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Page last updated at 08:22 GMT, Wednesday, 5 May 2010 09:22 UK
Florence Nightingale's home at Embley Park near Romsey
Florence Nightingale
Florence Nightingale spent her formative years in Hampshire

A century after her death, Florence Nightingale remains one of Hampshire's most famous women.

The 'mother of modern nursing' was brought up on the Hampshire country estate of Embley Park near Romsey.

The site is now home to a private school, but reminders of Florence's formative years are all around the house and estate.

She grew up in the splendid surroundings of the 4,000 acre estate, bought by the family in the 1820s.

Hampshire Collegiate's head of history Russ Foster is an expert on Florence and the Nightingale family.

Embley Park
Embley Park is now a private school

Russ Foster explained: "Her upbringing was one of great wealth and luxury, brought up by governesses, but by age of 10 she was being taught by her father in classical languages, mathematics and philosophy - fairly unusual for a young lady."

Spending hours in the drawing room was "something which she came to loathe" as Florence's parents were determined to make Embley Park a social centre for the intellectual elite of the time.

However her family's social connections with leading figures of the establishment such as Lord Palmerston were to help her in later life as a social reformer.

Life in nursing

Florence's journey into nursing is said to have begun under a giant cedar tree in the grounds of Embley Park. The local legend is that Florence was seated beneath this tree on 7 February 1837 when she heard a calling from God.

Cedar tree
Florence is said to have received a calling from God under a cedar tree

Russ Foster admits to being sceptical about the location. He said: "February is not a great time to sit under the trees, so it is quite possible it took place in the warmth of the house."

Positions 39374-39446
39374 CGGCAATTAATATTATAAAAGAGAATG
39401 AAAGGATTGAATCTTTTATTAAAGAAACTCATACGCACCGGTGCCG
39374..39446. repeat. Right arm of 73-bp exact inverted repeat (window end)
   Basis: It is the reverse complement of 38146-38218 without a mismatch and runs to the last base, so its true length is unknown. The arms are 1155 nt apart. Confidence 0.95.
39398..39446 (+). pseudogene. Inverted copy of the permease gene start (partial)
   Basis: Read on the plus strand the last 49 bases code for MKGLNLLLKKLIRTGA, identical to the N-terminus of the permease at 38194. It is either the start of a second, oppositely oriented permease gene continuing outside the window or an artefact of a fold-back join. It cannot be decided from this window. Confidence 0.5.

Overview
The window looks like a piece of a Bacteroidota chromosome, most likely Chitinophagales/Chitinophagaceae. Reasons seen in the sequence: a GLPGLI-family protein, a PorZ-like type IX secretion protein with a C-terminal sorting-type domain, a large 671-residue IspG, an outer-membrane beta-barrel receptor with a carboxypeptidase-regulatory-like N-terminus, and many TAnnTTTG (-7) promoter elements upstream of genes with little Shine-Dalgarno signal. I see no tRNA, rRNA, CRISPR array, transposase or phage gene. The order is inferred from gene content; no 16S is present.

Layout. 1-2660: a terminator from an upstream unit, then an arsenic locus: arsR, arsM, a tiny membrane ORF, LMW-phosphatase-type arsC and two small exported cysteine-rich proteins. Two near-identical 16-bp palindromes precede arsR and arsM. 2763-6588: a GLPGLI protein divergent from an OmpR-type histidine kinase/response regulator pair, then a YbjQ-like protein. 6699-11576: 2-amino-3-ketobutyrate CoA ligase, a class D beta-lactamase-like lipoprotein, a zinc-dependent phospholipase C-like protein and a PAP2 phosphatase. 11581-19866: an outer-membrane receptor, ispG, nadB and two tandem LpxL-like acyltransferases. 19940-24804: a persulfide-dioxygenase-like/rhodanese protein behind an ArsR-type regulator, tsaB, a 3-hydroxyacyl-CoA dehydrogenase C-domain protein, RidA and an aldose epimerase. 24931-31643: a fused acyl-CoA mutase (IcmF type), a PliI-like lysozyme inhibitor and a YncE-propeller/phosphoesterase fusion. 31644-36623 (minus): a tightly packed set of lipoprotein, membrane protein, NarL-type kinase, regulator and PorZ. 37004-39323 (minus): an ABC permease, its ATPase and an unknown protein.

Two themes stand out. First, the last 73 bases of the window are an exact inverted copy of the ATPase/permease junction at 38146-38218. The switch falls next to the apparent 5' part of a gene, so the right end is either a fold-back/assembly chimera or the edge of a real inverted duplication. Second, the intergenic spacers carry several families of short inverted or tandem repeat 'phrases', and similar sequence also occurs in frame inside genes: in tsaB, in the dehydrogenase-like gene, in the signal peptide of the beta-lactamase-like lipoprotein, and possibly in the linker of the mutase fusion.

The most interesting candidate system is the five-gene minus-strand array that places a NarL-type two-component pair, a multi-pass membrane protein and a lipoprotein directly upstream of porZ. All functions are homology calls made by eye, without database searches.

Although a religious calling was not a surprise given Florence's family background background.

Russ continued: "She was absolutely driven by faith, non-denominational - a good Christian women."

Despite being from non-conformist backgrounds, the Nightingale family attended Romsey Abbey and the local Church of England church at East Wellow.

Russ Foster explained: "Her father had a reputation as a religious free-thinker and encouraged Florence to be inquisitive in religion. There is no doubt she was driven by commitment to God, to find out what God wanted from her and to do his bidding."

Her faith and humanitarian nature is seen when the young Florence dished out food for the poor in the nearby village of East Wellow and she also taught local children under the same cedar tree.

That calling eventually led her to train at Salisbury Infirmary - a move which her parents felt was unsuitable for a young woman of social standing.

National heroine

It was the Crimean war in the 1850s during which Florence emerged as a national figure. By that stage she was building her nursing experience acting as a superintendant in Harley Street in London.

Russ Foster
Historian Russ Foster has studied Florence's life and career

She had seen newspaper reports of dreadful conditions endured by British servicemen and volunteered her services. Her fame as the 'lady with the lamp' and her celebrity status remained throughout the Victorian age and ever since.

Ross Foster said: "What people remember today is the legend of Florence and the Crimea, but a lot of the effective work was done after the war."

Her work researching sanitary conditions for the army, especially in India and other domestic social reform causes, meant Florence spent more time living in London. However she returned to Hampshire in the 1860s to look after her own ill mother.

The current school chapel - although built in the 1950s - is named the 'Florence Nightingale Chapel.'

It contains a copy of William Simpson's painting of Florence in Crimea - albeit with a sanitised view of wartime conditions, as well as a photograph commissioned by Queen Victoria.

That fame has endured as around the world, the young woman from the luxury and security of a landed Hampshire estate is still remembered in nursing circles as a "a role model and heroine".

A series of special events is planned to mark the centenary of Florence Nightingale's death. Full details available on the Florence 2010 website.




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